14. Ms. Balboa has three other attorneys that work with her. Their names are Jane McDonald, Roger Yehl, Donna Wenzel. Mrs. McDonald, Mrs. Wenzel and Mr. Yehl help conduct the meetings. However, it really does not matter who conducts the meeting since we will be there with you and all of the attorneys are very nice. They are not there to give you a hard time. Instead, the purpose of the meeting is to make sure that all of the paper work has been done properly, to find out if there have been any changes since the bankruptcy was filed, to make sure you understand the Chapter 13 process and your responsibilities, and to make sure that you are doing what you are required to be doing, including making all of your trustee payments on time.

They will check the records to make certain that you are up to date in your trustee payments. If you are behind in your payments, they will normally inform you that your case will be in jeopardy of being dismissed unless you bring your payments current. If your case is dismissed, all creditors have a right to pursue you again, and you lose the protection of the Bankruptcy Court.

15. You will probably be asked whether you own a time share. Please make sure that you let us know whether or not you own a time share or are making payments on a time share. If you are making car payments directly to a finance company or to a buy here pay here dealer, you will be asked when your last car payment is due. The reason is that Ms. Balboa figures once your last car payment has been made, you will have extra money. She wants to know what you intend to do with the money that you will no longer be using to pay off your car. If this situation applies to you, please make sure to let us know so that we may prepare you for the questions you will be asked.

16. If you are involved in your own business, the case becomes more complicated. You must fill out a detailed business questionnaire statement, you must supply detailed financial records including a profit and loss statement, and you must prove you have adequate insurance. Please make sure to let us know if you are running your own business, either full time or part time, so we can fully prepare you for the type of questions you will be asked.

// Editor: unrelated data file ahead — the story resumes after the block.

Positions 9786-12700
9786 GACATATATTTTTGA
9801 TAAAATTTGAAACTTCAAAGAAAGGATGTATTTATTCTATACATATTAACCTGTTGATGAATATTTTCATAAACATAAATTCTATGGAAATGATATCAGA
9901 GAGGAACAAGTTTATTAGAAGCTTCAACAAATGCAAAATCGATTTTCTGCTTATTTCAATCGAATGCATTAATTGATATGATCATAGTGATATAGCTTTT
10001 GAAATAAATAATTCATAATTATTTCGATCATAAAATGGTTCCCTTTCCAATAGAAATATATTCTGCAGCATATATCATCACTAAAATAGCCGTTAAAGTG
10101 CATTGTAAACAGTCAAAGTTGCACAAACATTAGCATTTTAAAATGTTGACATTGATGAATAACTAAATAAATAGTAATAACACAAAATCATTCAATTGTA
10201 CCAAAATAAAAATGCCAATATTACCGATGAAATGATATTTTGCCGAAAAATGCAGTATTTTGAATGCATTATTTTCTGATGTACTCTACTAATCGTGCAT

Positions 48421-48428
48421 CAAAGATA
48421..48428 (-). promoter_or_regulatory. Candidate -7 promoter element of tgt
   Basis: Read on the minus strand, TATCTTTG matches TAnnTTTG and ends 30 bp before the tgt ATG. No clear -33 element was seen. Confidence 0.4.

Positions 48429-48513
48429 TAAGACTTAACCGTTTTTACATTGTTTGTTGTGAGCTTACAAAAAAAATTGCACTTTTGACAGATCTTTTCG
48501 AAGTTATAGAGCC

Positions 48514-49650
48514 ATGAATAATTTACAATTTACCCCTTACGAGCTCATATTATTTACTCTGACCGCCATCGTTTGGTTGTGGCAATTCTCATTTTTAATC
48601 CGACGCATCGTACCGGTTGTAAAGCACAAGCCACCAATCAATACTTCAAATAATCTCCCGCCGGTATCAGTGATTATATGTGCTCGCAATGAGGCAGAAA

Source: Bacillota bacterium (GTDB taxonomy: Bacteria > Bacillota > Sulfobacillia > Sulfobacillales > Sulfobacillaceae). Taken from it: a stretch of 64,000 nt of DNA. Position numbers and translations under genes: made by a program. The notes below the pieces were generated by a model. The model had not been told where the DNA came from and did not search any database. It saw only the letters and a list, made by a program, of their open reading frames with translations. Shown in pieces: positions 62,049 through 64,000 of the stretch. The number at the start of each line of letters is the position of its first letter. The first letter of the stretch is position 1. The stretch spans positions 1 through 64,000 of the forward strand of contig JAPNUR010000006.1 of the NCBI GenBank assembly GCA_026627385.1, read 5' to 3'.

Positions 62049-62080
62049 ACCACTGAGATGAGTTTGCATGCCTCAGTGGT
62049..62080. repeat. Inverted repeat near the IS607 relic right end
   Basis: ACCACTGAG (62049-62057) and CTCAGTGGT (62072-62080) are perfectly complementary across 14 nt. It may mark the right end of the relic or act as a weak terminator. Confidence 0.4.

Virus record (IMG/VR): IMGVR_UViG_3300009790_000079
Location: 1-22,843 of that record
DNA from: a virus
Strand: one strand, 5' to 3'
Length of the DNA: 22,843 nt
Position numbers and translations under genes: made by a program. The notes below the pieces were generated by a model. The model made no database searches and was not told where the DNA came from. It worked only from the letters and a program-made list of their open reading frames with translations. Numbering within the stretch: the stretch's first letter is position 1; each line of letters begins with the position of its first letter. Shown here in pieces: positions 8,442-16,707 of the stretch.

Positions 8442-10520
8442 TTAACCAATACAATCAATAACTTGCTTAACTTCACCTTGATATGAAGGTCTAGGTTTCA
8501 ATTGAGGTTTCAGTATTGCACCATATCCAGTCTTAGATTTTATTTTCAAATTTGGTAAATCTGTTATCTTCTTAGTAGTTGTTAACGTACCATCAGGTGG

17. Keep in mind that you are required to make a payment to Ms. Balboa on the first of every month starting with the first month after the month your bankruptcy petition was filed with the Court. You have a right to be a little late in your payments, but the best policy is to make sure that the payment is sent in on the first of the month. Please make sure to send in the payment by money order, and write your name and your case number on the money order. The payment should be sent by regular mail to:

Isabel Balboa, Trustee PO Box 1978 Memphis, TN 38101-1978.

In many cases, the best thing to do is to let your employer send in your trustee payment for you. This is called a wage order. The Bankruptcy Court can order that your employer take a little bit out of each paycheck and forward that money to Ms. Balboa. This makes it a lot easier for you and assures that payments will be made on a timely basis. If this is something you are interested in, ask us and we will tell you what needs to be done. This is a very simple procedure.

If something unexpected happens and you cannot make a payment on time, please notify our office. There is a procedure where we can request a temporary suspension of payments to Ms. Balboa as long as there is a legitimate reason.

If you have filed for bankruptcy once before or more than once, you will be asked certain special questions concerning your previous bankruptcies. The law requires that there be some sort of change of circumstances to permit you to file another bankruptcy. You cannot simply keep filing, have your case dismissed, and file again so you can stop the creditors from harassing you. The Court might consider something like this as an abuse of the bankruptcy system. You therefore need to demonstrate some sort of change of circumstances. In other words, if your previous bankruptcy failed, what is different now that is going to make this bankruptcy succeed?

We will fully prepare you in this area if it applies to you. Make sure to tell us about all previous bankruptcies so we can fully prepare you for questions concerning previous bankruptcies. If there is going to be any change in your employment situation, income, expenses, or any other significant changes, you are required to notify us and to notify Ms. Balboa. In fact, before you start your meeting, you sign a paper indicating that you will notify Ms. Balboa of any changes in your circumstances.

Normally, you cannot take on additional debt or sell property without the previous consent of Ms. Balboa or the Bankruptcy Court. Obtaining approval is usually a relatively simple procedure. If you intend to make a major purchase, incur major debt, or sell something of significant value, you must notify Ms. Balboa and the Bankruptcy Court, so please inform us of any such circumstances if they occur in the future.


When you go to your meeting, you must bring your social security card and a government approved photo ID. If you do not bring these items, you will have to come back.


After you have had your meeting with Ms. Balboa, you are required to do the following:

1. Continue to make regular monthly payments to Ms. Balboa. If you are behind at the time of the meeting, you need to catch up if you want your case to continue. The only exception is if we have obtained a court order to suspend trustee payments because of some unexpected event that has prevented you from being able to make regular payments.

2. You must notify our office of any significant change in your financial circumstances or other circumstances that would somehow affect your case.